NEW YORK CITY — As the push for physician-assisted suicide continues throughout the country, Cardinal Timothy Dolan of New York is asking the faithful to step up in opposing anti-life measures.
“Catholics must join medical professionals, disability-rights groups and other concerned citizens in fighting for the authentic care of those facing terminal illness,” he said.
The cardinal, who heads the U.S. bishops’ committee for pro-life activities, reflected on recent ballot measures and legislative acts permitting assisted suicide.
“Seven jurisdictions in the United States have now opened the legal door to this dangerous abuse of medicine, an alarming trend that must be stopped for the sake of human dignity and the sacredness of life,” he said, adding that “doctor-assisted suicide must now be opposed with renewed vigor.”
Legislatures in Oregon, Washington, California and Vermont have legalized assisted suicide, as has the Montana Supreme Court. On Election Day this year, voters in Colorado approved a ballot measure to legalize the practice. And a few weeks ago, the Washington, D.C., City Council passed a similar bill, although it will need to be approved by Congress in order to take effect.
The D.C. proposal, Cardinal Dolan warned, “is the most expansive and dangerous so far. It goes beyond assisted suicide by allowing third parties to administer the lethal drugs, opening the door even further to coercion and abuse.”
“Every suicide is tragic, whether someone is young or old, healthy or sick,” the cardinal emphasized. “But the legalization of doctor-assisted suicide creates two classes of people: those whose suicides are to be prevented at any cost and those whose suicides are deemed a positive good.”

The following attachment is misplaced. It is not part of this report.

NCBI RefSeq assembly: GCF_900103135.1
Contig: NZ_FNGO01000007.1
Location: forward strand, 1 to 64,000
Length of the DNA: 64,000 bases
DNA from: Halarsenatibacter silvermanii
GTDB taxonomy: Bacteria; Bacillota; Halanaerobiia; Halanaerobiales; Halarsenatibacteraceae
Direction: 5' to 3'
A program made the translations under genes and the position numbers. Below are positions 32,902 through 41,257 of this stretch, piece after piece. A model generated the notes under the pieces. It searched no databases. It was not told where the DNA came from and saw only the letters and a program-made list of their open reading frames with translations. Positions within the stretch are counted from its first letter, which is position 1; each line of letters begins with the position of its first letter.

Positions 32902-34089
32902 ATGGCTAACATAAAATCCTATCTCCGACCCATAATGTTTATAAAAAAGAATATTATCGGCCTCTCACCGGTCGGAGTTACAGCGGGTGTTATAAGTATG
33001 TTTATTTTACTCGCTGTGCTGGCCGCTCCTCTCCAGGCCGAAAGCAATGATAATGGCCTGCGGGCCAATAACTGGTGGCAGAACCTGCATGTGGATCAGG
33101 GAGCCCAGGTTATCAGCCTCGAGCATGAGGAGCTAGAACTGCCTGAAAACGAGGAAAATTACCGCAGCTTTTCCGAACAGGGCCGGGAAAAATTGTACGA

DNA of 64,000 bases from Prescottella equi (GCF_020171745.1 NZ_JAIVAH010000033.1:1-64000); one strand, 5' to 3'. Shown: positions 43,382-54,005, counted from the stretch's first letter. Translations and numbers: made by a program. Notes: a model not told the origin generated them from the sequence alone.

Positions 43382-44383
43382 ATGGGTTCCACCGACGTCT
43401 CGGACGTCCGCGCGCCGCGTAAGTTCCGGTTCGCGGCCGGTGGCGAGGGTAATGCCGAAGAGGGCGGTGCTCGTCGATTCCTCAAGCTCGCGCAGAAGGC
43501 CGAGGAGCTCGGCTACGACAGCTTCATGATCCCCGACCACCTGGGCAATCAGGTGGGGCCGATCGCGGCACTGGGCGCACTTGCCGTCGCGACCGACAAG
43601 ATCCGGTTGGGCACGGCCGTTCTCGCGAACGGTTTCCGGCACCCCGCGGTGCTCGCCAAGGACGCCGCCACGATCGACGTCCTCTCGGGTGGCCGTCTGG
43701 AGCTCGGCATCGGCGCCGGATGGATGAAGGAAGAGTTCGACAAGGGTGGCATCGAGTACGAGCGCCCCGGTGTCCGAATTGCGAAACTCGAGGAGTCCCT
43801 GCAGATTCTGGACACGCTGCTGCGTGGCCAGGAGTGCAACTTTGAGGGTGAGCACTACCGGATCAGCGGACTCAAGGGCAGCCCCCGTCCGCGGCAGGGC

“We remove weapons and drugs that can cause harm to one group, while handing deadly drugs to the other, setting up yet another kind of life-threatening discrimination,” he continued. “This is completely unjust. Our inherent human dignity does not wane with the onset of illness or incapacity, and so all are worthy of protection.”
Critics of assisted suicide warn that legalizing the practice sends a dangerous social message that suicide is an acceptable way to handle pain and suffering, particularly at a time when some areas of the country face epidemic levels of teen suicide.
Furthermore, studies have shown the majority of patients who request assisted suicide will withdraw that request when they are treated for depression. Many proposed assisted-suicide bills do not screen for depression or require treatment for it before deadly drugs are administered.
Opponents of assisted-suicide measures have also cited abuses in areas where the practice is legal.
Parts of Europe that legalized assisted suicide years ago have now moved to involuntary euthanasia, where it is not the patients themselves, but family members or doctors, who decide when they should be killed.
In several cases in the U.S., patients have been denied chemotherapy treatment, and instead offered lethal prescriptions, because it is cheaper for the insurance company. There have also been reports of pills changing hands, either intentionally or unknowingly, with lethal results.
In his statement, Cardinal Dolan stressed that prescribing a fatal dose of poison “undermines the very heart of medicine,” particularly since doctors make a vow to “do no harm” to patients.
“What seriously ill — and often depressed — patients need is authentic support, including doctors fully committed to their welfare and pain management as they enter their final days,” he said.
Calling for patients to receive reassurance that they are not a burden, the cardinal said that they must be shown that “it is a privilege to care for them as we ourselves hope to be cared for one day.
“A compassionate society devotes more attention, not less, to members facing the most vulnerable times in their lives.”